At step 115, the external monitor may display alert data information to inform the patient or another caregiver of the alert condition. As described previously, the display may be an LED display indicating the presence of the alert condition. In various embodiments, the number or color of LEDs illuminated may be used to indicate the severity of the alert condition or the type of alert condition detected. In other embodiments the display may include graphical or textual display on a monitor and/or a broadcast audible sound or voiced message. It is appreciated that numerous variations for displaying or broadcasting alert condition information to a patient or other caregiver may be implemented.
The external monitor may additionally or alternatively transfer alert condition data to a remote patient management database at step 115 via a communication network. Medical personnel may then respond appropriately to the alert condition.
At step 120, the external monitor responds to the alert condition data receipt by scheduling a future IMD interrogation. The IMD interrogation may be scheduled to occur at any time interval, for example after several minutes, several hours, one day, or one week. The appropriate time interval may depend on the type of monitored parameter for which the alert level detection was made. For example, an arrhythmia condition may change over the course of seconds or minutes but an edema condition may change over the course of a day. Some parameters may be monitored in a continuous manner by the IMD such that any time a follow-up interrogation is performed by the external monitor, an updated parameter value will be obtained. Other parameters may be monitored on a periodic basis by the IMD. A scheduled interrogation by the external monitor should therefore occur after the next periodic measurement is expected in order to obtain an updated parameter value. If the monitoring interval is unknown by the external monitor, interrogations may be repeated until an updated parameter value is obtained.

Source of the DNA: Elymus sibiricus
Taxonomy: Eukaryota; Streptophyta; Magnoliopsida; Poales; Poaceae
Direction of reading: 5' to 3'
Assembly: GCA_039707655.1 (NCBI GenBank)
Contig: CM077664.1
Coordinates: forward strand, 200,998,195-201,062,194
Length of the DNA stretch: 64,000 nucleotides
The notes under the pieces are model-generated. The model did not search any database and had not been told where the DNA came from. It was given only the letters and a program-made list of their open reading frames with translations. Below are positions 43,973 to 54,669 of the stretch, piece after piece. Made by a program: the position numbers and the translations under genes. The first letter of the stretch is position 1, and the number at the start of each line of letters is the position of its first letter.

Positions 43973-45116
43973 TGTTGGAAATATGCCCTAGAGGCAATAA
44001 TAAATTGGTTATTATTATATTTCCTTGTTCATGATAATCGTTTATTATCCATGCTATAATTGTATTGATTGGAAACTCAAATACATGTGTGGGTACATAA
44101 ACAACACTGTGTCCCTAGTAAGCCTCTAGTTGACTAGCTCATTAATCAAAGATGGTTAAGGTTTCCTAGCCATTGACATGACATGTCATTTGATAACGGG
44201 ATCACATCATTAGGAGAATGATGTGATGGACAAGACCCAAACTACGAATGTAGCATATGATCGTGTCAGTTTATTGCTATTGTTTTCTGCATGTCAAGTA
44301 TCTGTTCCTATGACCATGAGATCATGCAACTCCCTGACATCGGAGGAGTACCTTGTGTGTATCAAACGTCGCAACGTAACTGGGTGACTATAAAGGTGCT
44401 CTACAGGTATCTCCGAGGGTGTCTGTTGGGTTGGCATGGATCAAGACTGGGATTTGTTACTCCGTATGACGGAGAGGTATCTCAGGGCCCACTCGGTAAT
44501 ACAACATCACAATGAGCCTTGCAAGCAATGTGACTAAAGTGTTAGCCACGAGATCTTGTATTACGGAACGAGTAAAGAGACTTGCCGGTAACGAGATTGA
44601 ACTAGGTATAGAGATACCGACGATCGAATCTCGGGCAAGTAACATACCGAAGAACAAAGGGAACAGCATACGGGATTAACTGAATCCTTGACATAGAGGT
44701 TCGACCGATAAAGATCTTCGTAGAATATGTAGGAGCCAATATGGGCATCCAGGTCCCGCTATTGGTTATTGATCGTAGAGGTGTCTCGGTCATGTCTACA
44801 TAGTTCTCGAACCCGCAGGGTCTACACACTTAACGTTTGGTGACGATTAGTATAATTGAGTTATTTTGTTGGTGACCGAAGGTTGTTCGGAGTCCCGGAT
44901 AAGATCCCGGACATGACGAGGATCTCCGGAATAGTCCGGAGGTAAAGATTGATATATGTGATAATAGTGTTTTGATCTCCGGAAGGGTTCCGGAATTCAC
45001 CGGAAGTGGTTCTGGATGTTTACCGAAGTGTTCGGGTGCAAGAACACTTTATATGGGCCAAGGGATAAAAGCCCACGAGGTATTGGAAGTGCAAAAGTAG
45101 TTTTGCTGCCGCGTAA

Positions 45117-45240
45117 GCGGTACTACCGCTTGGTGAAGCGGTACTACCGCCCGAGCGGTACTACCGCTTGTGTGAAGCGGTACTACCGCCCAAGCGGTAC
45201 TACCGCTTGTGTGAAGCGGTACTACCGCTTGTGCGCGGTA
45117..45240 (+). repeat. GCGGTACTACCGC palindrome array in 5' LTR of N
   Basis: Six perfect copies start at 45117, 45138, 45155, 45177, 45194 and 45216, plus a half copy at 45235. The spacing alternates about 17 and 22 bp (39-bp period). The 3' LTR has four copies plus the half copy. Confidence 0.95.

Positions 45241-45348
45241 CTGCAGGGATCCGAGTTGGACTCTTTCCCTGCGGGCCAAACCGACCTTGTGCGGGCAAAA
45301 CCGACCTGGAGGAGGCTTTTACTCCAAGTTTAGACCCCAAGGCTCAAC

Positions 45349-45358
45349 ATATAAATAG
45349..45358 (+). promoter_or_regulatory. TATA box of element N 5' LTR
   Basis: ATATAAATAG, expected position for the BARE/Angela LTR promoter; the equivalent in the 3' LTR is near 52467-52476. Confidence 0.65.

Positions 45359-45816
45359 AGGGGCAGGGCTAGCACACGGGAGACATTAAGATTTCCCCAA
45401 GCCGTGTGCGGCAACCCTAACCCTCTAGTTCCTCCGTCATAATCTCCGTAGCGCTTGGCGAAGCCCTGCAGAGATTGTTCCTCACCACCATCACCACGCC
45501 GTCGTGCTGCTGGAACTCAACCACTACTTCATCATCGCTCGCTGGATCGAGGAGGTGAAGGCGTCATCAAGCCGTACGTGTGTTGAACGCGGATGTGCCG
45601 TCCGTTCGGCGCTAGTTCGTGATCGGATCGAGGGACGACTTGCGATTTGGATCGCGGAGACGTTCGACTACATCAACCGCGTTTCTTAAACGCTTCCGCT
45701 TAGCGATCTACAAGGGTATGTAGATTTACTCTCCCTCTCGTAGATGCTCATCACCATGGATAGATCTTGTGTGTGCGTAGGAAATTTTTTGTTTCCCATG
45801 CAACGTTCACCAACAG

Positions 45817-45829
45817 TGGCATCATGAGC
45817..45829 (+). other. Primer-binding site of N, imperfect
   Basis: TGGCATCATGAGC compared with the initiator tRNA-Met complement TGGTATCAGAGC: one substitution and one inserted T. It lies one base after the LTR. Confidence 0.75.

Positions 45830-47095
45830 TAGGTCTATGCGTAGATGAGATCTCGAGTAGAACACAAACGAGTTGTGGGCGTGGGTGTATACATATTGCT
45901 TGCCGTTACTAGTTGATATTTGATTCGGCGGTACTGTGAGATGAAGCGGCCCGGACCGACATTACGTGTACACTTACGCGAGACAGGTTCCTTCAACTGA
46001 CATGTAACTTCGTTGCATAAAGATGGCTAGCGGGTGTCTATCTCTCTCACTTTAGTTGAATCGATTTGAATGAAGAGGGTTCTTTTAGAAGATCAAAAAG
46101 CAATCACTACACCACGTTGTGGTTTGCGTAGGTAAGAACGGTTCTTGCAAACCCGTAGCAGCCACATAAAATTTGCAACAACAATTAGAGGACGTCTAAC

The time interval for scheduling follow-up interrogations for a particular monitored parameter may also be tailored according to individual patient need. Some patients may be at greater risk for requiring hospitalization or emergency care following an alert level. As such, frequent follow-up interrogations may be scheduled to closely monitor a parameter that has reached an alert level.